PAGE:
If there is indeed a Shakespeare play for every place, occasion and mood, then the bard’s comedy/farce Twelfth Night might very well have been designed specifically for a rowdy Saturday night hen (or stag) night performance at the end of Blackpool pier… or an East End public house. With its chaotic, contrived – yet elaborately constructed – narratives about ‘labored loves’, both lost and unfounded, it can be both frustrating and hilarious in equal measures.
This adaptation, conceived by the Young Vic’s new artistic director Kwame Kwei-Armah alongside songwriter Shaina Taub, is brought vividly up to date with its contemporary London setting, and modern music and choreography.
Set during the Illyria Carnival – presumably standing in for Notting Hill – we are thrown into a fully immersive theatre experience; one that includes street food, buskers, and a funeral procession – complete with on-stage van/hearse.
a piece of unashamedly entertaining theatre
Thereafter, we witness the twin stories of siblings, Viola and Sebastion as they survive – and get separated by – a catastrophic flood.
The play being centered primarily around Viola’s journey, we see her disguise herself as a male named ‘Cesario,’ and seek employment as a servant to the wealthy Duke Orsino.
It turns out that Orsino is infatuated by the equally well-to-do Olivia who – citing the death of her father and brother in the storm – ignores his advances.
Of course, what are servants for, other than to entreat on behalf of their masters (?)
And so, ‘Cesario’ is sent to Olivia to do just that. Predictably enough, Olivia falls for ‘Cesario’, who – as Viola – secretly loves his/her master, Orsino.
Of course, things get much worse before they get better… for some, at least (!)
We see this most notably within Olivia’s household, where her meddling staff – aided by rich ne’er-do-well Sir Toby Belch – seek to make a fool of servant-at-arms, Malvolio.
Malvolio is one of Shakespeare’s great tragi-comic creations; a servant who believes himself to be a king. Superbly played by Gerard Carey, he is a study of hilarious pomposity; treating others with an ill-disguised contempt matched only by the self-loathing he reserves for himself, for being born poor. Although in danger of being a little too broad on occasion, the energy, wit, and well rounded ‘showbiz chops’ that Carey exhibits are hugely entertaining.
Elsewhere, Martyn Ellis’ Belch is great fun, as is Gremisola Ikumelo’s servant, Maria.
But it is the two female leads who impress the most.
Firstly, Melissa Allen is excellent as Feste/Fool, the wise, young ‘street whisperer’. Transcending the character’s original role of ‘expositioner-in-chief’, she soon carves out her own emotional journey; singing with technique and feeling and making fair mockery of any apparent initial understatement.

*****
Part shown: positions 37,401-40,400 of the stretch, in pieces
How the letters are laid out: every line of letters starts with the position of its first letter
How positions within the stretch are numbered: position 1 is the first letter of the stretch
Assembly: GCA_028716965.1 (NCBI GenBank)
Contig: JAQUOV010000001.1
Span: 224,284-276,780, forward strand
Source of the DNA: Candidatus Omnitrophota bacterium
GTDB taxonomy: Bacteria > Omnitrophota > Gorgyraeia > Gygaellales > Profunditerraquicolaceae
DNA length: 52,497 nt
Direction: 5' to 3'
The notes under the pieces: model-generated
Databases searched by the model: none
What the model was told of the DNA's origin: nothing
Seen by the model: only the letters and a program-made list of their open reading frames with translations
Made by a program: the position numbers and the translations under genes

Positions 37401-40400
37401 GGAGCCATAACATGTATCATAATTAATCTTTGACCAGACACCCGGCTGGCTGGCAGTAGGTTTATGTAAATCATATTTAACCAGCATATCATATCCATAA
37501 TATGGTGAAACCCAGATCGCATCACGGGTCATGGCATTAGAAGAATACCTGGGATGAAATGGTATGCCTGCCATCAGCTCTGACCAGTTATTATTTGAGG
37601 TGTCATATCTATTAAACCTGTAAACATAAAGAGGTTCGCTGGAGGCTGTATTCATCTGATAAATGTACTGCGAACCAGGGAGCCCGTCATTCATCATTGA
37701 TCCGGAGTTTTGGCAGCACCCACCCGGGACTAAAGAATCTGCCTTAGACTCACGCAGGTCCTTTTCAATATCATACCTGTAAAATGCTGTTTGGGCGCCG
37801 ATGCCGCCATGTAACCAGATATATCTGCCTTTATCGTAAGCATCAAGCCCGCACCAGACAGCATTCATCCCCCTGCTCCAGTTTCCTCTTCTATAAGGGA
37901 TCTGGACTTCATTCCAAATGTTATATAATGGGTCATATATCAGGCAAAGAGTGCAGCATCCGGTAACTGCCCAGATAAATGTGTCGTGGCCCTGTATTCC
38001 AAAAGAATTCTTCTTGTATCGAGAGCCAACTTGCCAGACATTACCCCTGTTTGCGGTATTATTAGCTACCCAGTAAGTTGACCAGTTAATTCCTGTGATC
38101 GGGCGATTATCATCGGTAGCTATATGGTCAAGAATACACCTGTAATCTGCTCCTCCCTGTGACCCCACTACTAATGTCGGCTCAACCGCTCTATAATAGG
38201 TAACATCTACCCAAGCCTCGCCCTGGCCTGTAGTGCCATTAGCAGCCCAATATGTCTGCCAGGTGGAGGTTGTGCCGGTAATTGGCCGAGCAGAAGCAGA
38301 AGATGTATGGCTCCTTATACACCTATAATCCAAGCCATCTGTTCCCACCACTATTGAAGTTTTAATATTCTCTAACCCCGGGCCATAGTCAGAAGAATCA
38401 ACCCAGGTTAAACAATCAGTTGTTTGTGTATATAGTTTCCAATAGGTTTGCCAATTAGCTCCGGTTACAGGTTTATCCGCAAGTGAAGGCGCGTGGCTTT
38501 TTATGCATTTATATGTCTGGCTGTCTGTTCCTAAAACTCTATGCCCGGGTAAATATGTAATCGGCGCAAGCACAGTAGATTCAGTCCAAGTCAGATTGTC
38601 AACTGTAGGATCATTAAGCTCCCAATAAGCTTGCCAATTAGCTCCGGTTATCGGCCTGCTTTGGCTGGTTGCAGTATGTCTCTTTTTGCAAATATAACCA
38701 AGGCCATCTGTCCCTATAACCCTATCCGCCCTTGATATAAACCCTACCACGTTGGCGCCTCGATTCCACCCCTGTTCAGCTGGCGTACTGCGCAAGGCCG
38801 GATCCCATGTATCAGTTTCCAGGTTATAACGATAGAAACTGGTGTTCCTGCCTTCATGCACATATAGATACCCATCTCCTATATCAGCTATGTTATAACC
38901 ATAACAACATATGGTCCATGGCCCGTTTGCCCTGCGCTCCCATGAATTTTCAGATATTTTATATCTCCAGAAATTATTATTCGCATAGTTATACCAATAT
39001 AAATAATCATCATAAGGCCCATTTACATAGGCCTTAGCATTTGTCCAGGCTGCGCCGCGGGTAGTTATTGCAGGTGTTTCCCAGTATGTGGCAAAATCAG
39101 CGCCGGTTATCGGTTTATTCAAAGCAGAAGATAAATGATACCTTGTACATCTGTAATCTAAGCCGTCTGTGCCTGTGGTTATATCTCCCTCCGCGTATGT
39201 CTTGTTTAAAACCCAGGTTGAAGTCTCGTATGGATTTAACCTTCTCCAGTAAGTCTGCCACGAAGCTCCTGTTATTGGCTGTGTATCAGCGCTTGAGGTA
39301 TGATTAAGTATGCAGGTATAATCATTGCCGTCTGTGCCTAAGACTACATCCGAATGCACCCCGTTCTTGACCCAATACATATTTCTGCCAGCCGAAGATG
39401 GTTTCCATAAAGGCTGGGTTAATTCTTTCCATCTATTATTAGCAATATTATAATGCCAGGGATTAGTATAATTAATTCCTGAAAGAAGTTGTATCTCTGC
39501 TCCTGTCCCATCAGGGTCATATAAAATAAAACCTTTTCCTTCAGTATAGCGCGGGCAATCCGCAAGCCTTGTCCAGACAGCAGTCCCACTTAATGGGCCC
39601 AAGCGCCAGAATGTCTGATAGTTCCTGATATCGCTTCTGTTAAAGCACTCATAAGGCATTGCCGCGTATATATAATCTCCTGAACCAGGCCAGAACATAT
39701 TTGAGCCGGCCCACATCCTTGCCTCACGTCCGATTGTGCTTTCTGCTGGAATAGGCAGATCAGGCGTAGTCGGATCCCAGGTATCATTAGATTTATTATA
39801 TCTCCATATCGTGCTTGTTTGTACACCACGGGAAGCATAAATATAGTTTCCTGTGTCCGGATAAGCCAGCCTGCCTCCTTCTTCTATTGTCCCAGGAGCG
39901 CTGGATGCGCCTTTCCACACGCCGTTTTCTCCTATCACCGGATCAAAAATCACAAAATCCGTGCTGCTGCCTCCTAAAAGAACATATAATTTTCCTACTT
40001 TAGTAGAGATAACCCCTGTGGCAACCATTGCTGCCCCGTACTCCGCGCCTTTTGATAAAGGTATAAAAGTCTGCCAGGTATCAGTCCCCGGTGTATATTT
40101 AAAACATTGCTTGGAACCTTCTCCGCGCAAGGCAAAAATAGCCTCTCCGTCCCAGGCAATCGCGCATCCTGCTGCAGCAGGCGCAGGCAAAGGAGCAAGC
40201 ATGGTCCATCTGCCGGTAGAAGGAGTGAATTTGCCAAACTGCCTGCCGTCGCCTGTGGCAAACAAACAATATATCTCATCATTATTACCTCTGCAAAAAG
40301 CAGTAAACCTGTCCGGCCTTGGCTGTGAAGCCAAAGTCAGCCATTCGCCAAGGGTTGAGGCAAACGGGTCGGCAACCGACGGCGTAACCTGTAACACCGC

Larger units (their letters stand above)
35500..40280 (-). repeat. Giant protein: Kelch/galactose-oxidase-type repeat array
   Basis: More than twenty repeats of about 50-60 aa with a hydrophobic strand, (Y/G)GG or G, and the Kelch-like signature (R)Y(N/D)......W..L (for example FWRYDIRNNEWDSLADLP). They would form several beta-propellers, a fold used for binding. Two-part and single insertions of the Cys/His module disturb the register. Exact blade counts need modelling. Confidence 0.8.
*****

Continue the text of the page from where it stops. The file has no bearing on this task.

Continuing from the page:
Gabrielle Brooks is simply stunning in the dual roles of Viola and Cesario. She is equally compelling as both girl and boy, and her comic timing, physicality, dancing and command of pathos are superb. Last, but not least, her voice… The mix of musical intelligence, clarity, and soulfulness – eschewing ostentation – reminds me of Cynthia Erivo. Miss Brooks is one to watch.
Shaina Taub’s songs are excellent; the memorable and versatile tunes augmenting the story expositionally, whilst extending the character’s stories emotionally. The clever use of motifs and ‘baton-changing’ refrains help us to understand each character, whilst simultaneously drawing the (ostensibly disconnected) story-lines together.
The (mostly unseen) five-strong band – led by Conductor/MD Sean Green – perform the music well and – although the music sounds a little ‘tinny’ at times – the amount of (often overlapping) dialogue and singing onstage indicate just how much credit Richard Brooker deserves for his clear, crisp Sound Design.
Robert Jones’ set design is also fantastic. It is one of the best uses of height, depth, and width I have witnessed in a medium-sized theatre for a long time. Excellently immersive.
Lizzi Gee’s choreography is effective when evoking the initial storm or conjuring the spirit of a street carnival. During the dance routines, there is often a large number of performers on stage; it is to Gee’s credit that they remain tight in their movements, yet not so much that they lose their individuality.
Gabrielle Brooks is simply stunning in the dual roles of Viola and Cesario. She is equally compelling as both girl and boy, and her comic timing, physicality, dancing and command of pathos are superb.
Lastly, much credit must go to co-directors Kwame Kwei-Armah – gregarious, dapper polymath that he is – and Oskar Eustis. They have created a piece of unashamedly entertaining theatre, from a play that can often seem either too exposition-heavy, or just plain dull.
They’ve addressed the first issue by presenting different character’s voices to narrate (e.g. Feste, Viola, Olivia, Malvolio, and even a six-strong Beyoncé-evoking girl group); the second issue is dealt with by using (almost) every trick in the theatre play-book, including great music, a Fred Astaire-like tap-dance routine, a clothes-based contemporary dance routine, a motor-vehicle, and even an electric street-board.
Also, the choice to take the story of two rich houses – and their servants – out into the (multi-ethnic) streets is inspired, and helps – even more – to bring the piece into the present.
Note: the female protagonist escapes the need to become a male (enabling her to move up in the world) only by getting wed to her one-time master. I’m not sure how ‘progressive’ this message is, but hey…that’s Shakespeare.
That having been said, if you want to see a Shakespearean farce that’s not forced, or a comedy that is actually funny, go and see this show. And if music truly is the ‘food of love (ly theatre)’…well, again, you know what to do.